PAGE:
In a personal capacity, I suggest the parents and the board of management get together and try to get the enrolment up to the magic number of 51. I accept that it is difficult, particularly in rural areas where there are probably neighbouring schools. If pupils are taken from one school and enrolled in another, it can create an issue. There may be parents who wish to send their children to that school. As the Deputy pointed out, it has a good reputation and is a three-teacher school. Parents sometimes like to send their children to such schools. That would be one measure to consider and in respect of which to make another appeal, if possible. I was disappointed to discover that the numbers have fallen 49 to 47. In a rural area, it would be much easier to attract two extra children rather than four, but I make that appeal to the Deputy. I will bring the sentiments he has expressed to the attention of the Minister, Deputy McHugh, and outline exactly what he stated regarding the circumstances that obtain at the school. Everybody wants to ensure that the existing pupil-teacher ratio can retained because this is probably a good school. The three teachers at the school are doing a good job. I will bring the matter to the attention of the Minister and we will see what can be done. There is a lot the community can do to see if it can increase the numbers in order to reach the threshold. However, I know that will not be easy. It never is easy in these circumstances but that is one aspect that should be examined.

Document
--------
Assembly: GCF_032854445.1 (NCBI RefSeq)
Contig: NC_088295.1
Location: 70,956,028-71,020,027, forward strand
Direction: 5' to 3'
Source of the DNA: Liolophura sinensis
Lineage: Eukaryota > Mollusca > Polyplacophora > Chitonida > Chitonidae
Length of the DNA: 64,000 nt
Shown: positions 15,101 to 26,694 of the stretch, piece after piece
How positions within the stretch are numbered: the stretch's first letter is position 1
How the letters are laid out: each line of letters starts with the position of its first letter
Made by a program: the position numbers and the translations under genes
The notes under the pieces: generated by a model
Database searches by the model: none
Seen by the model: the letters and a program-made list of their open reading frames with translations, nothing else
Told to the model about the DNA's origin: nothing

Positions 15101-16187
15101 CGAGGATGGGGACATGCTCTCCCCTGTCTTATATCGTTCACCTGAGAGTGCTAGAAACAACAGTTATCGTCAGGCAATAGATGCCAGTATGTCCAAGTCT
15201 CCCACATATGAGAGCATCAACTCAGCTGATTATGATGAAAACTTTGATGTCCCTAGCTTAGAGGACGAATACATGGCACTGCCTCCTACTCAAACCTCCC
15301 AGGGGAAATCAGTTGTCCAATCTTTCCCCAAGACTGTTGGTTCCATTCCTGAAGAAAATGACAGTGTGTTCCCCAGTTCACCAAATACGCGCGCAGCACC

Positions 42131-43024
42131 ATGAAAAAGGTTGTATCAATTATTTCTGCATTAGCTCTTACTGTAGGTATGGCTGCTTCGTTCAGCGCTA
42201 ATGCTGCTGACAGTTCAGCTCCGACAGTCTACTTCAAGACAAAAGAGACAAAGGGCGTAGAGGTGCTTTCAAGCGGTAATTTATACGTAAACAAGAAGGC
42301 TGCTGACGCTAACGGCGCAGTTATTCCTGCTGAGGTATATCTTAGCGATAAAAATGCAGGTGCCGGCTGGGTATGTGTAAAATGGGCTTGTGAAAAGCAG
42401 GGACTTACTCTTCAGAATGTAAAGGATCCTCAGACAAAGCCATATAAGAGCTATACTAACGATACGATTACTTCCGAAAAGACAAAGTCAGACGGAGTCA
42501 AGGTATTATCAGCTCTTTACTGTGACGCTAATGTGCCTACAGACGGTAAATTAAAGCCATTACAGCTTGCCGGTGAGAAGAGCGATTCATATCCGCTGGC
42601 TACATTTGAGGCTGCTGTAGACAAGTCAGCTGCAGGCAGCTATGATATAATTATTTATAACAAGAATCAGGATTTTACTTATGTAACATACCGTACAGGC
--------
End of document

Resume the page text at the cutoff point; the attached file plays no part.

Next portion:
School Placement

I want to raise an issue that has been ongoing for some time in Milltown, County Kerry. I refer to the Presentation secondary school facilities, the Nagle Rice primary school and the lack of places within the former for young children coming out of the latter. They are unable to get places in the secondary school because there are none. All of this goes back to the huge population growth in Milltown and the expansion of the town. Milltown had a population of 401 in 2006, 838 in 2011 and 928 in 2018. There has also been an increase in the number of houses. Some 50% of the houses in the town were built in the period between 2002 and 2011.

The admission criteria being applied mean that those who get into secondary school from the catchment area of Milltown need to have historical ties to it, as well as having an older sibling in the secondary school. The consequences of that are that those coming out of the Nagle Rice primary school who do not have that attachment or who do not have an older sibling in the school have to go elsewhere and attend a secondary school outside Milltown.